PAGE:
“Can you kids be quiet for a minute? I think a towboat is trying to call me on the radio.” This morning the pilothouse of the Anson Northrup is packed to the gills and I am surrounded by eleven-year-olds. They are standing around my chair, crowded onto the lazy bench, and spilling out the door. I have spent fifteen noisy minutes telling them about all the stuff in the pilothouse. I used to guide this passenger vessel up and down the Saint Paul waterfront. But now they are tired of my voice and want to stretch their own a little bit. I am hoping they have things to ask and say about how this experience on the river has changed their perspective, but the din is so loud by now that I am thinking of pulling out some of my newly gray hairs. Before I can, a large bald eagle swoops gracefully overhead and drops to the water, deftly removing a wriggling fish right in front of us. With a powerful push of his wings he lifts away, holding lunch in his talons. The pilothouse becomes quiet, save for the surprised exhales and the drawn-out “Whooooaaas.”
I’ve seen a lot of excellent teachers use some clever techniques for quieting a roomful of kids, but nothing works quite like a bald eagle swooping down right in front of the boat to snatch a fish from the river.
I seize the opportunity: “Any questions or comments about the river or the boat?” The questions and comments are priceless and cover a broad range of academic interests: “Would you honk the horn?” “Can I ring the bell?” “I could drive this boat. Can I drive?” “Have you ever crashed into anything?” Then there are the questions of morbid curiosity: “Did you ever find a dead body?” which segues into “Have you ever seen somebody jump off a bridge?” They again get quiet momentarily when I answer, “Yes and yes.”
Each fall and spring since 1996 we’ve loaded students aboard one of the Padelford Packet boats at Harriet Island. Their mission is to learn about how they are connected to this amazing body of water. The joint project between the Padelford Company, the DNR, and the Science Museum of Minnesota is called the Big River Journey. Six times a day we squeeze fifteen to twenty fifth and sixth graders into the wheelhouse to talk about the school subjects that help a person become a riverboat pilot. Anyone who thinks smaller classroom size has no impact on the quality of education can come spend a day of Big River Journey with me.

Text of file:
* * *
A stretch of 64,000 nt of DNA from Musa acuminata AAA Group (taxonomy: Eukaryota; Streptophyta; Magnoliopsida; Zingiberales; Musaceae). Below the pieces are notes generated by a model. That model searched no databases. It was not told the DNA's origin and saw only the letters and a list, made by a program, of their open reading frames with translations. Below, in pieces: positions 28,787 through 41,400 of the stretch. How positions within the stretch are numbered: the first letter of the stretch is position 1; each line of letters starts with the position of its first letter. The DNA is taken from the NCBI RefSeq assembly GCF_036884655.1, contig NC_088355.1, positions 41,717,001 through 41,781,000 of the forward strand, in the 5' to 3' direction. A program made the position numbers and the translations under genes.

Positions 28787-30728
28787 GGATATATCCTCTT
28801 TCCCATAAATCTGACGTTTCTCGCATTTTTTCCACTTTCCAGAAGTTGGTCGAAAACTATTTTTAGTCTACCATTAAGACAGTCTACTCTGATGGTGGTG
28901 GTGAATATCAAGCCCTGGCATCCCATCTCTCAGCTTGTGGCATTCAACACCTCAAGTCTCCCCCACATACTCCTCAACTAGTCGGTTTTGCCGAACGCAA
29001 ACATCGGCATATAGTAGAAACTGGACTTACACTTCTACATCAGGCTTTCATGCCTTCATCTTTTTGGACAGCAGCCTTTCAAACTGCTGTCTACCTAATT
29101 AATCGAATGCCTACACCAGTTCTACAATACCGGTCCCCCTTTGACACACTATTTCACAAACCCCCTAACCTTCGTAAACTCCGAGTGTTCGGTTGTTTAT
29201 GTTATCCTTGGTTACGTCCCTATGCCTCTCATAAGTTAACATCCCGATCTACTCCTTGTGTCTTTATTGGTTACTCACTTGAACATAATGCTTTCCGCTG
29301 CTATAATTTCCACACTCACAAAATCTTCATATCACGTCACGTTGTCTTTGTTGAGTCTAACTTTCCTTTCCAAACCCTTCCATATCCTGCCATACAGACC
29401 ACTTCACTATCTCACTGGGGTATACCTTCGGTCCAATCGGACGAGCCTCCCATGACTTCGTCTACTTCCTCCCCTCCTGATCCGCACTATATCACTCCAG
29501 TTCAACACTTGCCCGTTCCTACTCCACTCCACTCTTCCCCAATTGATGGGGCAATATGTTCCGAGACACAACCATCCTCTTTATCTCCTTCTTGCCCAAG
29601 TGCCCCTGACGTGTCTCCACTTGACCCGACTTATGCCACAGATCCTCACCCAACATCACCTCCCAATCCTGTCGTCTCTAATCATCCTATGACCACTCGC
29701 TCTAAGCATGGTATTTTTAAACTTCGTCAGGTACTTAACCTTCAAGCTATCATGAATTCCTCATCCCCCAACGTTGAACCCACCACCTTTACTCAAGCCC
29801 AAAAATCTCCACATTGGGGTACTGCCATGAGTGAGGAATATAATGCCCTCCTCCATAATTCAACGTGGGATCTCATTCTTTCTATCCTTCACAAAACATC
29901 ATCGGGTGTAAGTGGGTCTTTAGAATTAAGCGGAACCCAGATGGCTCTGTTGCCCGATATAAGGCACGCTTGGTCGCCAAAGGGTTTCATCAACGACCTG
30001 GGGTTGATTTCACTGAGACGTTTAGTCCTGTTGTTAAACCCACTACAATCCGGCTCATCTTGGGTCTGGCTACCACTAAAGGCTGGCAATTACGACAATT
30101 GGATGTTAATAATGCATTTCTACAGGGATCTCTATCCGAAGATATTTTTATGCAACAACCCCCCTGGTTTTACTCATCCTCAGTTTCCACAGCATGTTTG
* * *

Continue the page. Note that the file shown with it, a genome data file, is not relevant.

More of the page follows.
As a substitute teacher in Saint Paul Public Schools, I spend a lot of time at Benjamin E. Mays Elementary in the Rondo building. Some of the teachers at Mays—Bruce Goodwin, Bob Umhoefer, Stephanie Bensen, Monica Johnson, and Aaron Benner—had approached me about the possibility of doing a longer trip for their students. One of the co-owners of the Padelford Company, Captain Gus Gaspardo, who is very supportive of getting kids out on the river, jumped at the idea of a semi-private charter for these kids.
The trips with the Mays students are special because we go up through the lock at the Ford Dam. Along the way, students take photos and make note of things they see. After the trip, they organize all their notes and photos into a giant collage they design on a wall outside their classroom. It is covered with stories and pictures of their trip.
The best part for me is the reactions of the students. Youngsters who find it hard to focus in the classroom come alive on the river. Last fall a young man named Noah, who is constantly out of his seat during lessons in class, sat in rapt attention as I told stories about how I worked as a deckhand on the barges and then had to use all my school learning to study for and take my Coast Guard exams to become a pilot on the Mississippi River. After his group left the wheelhouse for the next station, I caught him sneaking back in again. Later it was just the two of us inside: “Mr. Deck, I mean Captain Bob, will you teach me how to drive one of these boats?” He stood beside me while we watched a short “V” of geese circle and descend toward the water next to a larger group mustering near the bank at Lilydale. Noah broke into a smile as all those webbed feet planed across the surface and the fat birds settled into the water.
“That’s a lot of birds!” he said.
“Those are geese getting ready to fly south for the winter.”
“How do they know which way to go?”
“They follow the river,” I replied.
“You mean they use the river like a map?”
“Yup, it’s the Mississippi flyway. All the birds head south when it gets cold. Even those eagles go south along the river.”
A group of his classmates had gathered below the pilothouse window and were wondering aloud about these birds. Noah became the teacher. “Those are geese getting ready to fly down the Mississippi for the winter!” he called out the window. Then he looked up at me and cracked a smile as wide as the river.
Captain Bob Deck grew up on numerous Air Force bases, landing in Saint Paul during high school. He worked on the Mississippi River towboats for twenty-five years. Now he divides his time between writing about his adventures on the Mississippi River, piloting the Padelford Packet boats, and substitute teaching for Saint Paul Public Schools.